#4 BMW i3 — The German hatchback was up 17% in October, to 2,679 units, with the BMW pocket rocket continuing to expand its sales. Looking at individual countries, Germany (861 units) continues to be its larger market, with the following being the UK (400), Norway (317), and France (246).
#5 Mitsubishi Outlander PHEV — During most of the year, the Japanese SUV looked to be the only plug-in hybrid able to run with the best of the BEVs. Ironically, in a moment when PHEVs are having a resurgence, its sales were down 7% YoY, to 2,574 units, only 175 units more than the hot selling BMW 330e. With the 2019 Best Selling PHEV title in the bag, one now wonders if the Mitsubishi model will be able to resist to the competition in 2020. In October, its biggest markets were Norway (550 units), Germany (514), Sweden (351), and France (267).
Looking at the 2019 ranking, while Tesla can already organize the 2019 Best Seller party for the Model 3 and Renault can think about finding a place for the runner-up party for the Zoe, 3rd place could still be up for discussion, as the new #4, the Nissan Leaf, has shortened the distance to the #3 Mitsubishi Outlander PHEV. However, with 2 months to go and about 1,710 units to recover, the Japanese hatchback would need some impressive performances to overcome its compatriot, and with current Nissan management, that seems hard to achieve. This is a case where the coach change left the team playing worse. (“Yeah, I liked the previous coach, the Brazilian-Lebanese-French guy was much better than the current one,” I hear the Nissan tiffosi comment). But I digress.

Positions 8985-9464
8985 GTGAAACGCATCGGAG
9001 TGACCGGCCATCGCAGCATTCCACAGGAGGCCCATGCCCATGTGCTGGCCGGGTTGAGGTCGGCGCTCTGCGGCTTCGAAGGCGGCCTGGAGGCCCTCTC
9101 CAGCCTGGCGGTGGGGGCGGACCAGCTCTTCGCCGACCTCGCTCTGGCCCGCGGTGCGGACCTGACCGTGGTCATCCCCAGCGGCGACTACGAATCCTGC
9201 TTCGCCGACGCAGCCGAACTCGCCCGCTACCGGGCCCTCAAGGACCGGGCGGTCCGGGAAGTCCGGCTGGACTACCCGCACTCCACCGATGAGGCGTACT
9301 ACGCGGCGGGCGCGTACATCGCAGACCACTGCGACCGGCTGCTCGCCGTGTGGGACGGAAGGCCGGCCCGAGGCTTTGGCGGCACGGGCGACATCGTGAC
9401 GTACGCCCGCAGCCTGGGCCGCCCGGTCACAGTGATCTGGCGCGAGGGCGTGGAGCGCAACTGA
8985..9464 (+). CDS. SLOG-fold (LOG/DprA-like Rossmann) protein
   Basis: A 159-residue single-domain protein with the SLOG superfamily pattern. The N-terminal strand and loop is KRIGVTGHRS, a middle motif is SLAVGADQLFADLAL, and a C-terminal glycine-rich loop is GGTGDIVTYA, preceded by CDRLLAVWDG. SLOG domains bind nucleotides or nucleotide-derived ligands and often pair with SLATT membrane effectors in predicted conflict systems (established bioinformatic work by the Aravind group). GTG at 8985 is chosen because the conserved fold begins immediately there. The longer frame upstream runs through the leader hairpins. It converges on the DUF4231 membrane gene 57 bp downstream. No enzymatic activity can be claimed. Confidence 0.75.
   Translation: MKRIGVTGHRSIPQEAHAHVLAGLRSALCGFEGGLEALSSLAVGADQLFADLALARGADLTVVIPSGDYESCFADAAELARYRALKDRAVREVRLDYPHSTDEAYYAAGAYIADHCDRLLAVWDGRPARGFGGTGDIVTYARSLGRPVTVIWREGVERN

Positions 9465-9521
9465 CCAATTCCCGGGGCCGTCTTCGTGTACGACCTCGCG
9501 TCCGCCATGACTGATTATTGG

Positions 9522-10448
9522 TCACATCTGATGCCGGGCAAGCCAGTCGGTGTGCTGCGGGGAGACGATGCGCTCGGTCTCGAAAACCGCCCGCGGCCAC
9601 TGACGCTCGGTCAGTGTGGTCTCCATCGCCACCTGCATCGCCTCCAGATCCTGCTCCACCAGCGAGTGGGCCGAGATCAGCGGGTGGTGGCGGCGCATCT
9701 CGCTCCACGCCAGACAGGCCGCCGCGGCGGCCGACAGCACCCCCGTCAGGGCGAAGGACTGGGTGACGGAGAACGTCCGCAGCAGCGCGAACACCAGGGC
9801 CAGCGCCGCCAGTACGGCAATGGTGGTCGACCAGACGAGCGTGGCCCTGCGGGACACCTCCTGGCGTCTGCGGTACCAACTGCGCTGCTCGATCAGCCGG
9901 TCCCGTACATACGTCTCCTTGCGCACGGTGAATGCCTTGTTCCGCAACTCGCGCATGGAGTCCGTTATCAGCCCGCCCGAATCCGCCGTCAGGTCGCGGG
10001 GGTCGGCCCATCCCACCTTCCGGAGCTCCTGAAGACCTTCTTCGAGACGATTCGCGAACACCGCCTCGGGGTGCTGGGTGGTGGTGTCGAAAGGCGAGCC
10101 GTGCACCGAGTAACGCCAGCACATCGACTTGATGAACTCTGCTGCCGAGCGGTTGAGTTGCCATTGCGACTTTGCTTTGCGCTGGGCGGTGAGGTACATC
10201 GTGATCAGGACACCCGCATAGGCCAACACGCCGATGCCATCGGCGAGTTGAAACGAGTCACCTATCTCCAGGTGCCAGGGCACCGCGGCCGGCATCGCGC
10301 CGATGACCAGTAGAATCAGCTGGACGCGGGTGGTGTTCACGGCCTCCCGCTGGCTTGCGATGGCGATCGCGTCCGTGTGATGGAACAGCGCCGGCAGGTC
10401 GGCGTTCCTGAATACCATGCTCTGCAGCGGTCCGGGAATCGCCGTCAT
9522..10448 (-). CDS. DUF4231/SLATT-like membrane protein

Below the frontrunners, the #10 Volvo XC60 PHEV scored its best result since January, with 1,670 registrations, allowing it to climb two positions, while the BMW 530e was also up, to #12.
Volvo had more good news across the lineup, with the XC90 PHEV climbing to #21, while the S/V60 PHEV twins scored 1,026 units, their best score in 4 years, allowing them to reach #23. We could see a Swedish treble in the top 20 soon.
But others did even better, like Daimler Group, with the Smart Fortwo EV scoring 1,681 units, its best result in 22 months, while on the Mercedes side, the E300e/de twins had a record 2,193 registrations, jumping into the top 20 in #17, and the C300e/de twins came out of nowhere to 1,062 registrations in October, the best performance for the Mercedes midsizer since December 2016!
Another model scoring a record performance was the Hyundai Ioniq Electric, with 1,267 units. Will the Korean hatchback get enough batteries next year to continue improving its game?
Outside the top 20, besides the aforementioned good results from several European PHEVs, October brought a second coming of the popular VW Passat GTE, which scored 1,018 registrations, the revised model’s best result since the beginning of the new WLTP rules, so expect it to lead a large squad of models willing to challenge the PHEV leadership of the Mitsubishi Outlander PHEV.
In the manufacturer ranking, Tesla (18%, down 4%) is the leader, but has (predictably) lost ground, while 2018 winner BMW (14%) remains firm in the runner-up spot, ahead of Renault (9%), which suffers from a short lineup. Mitsubishi and Hyundai are just off the podium, each with 7% share.
If you prefer sales charts with “Others” included, here they are: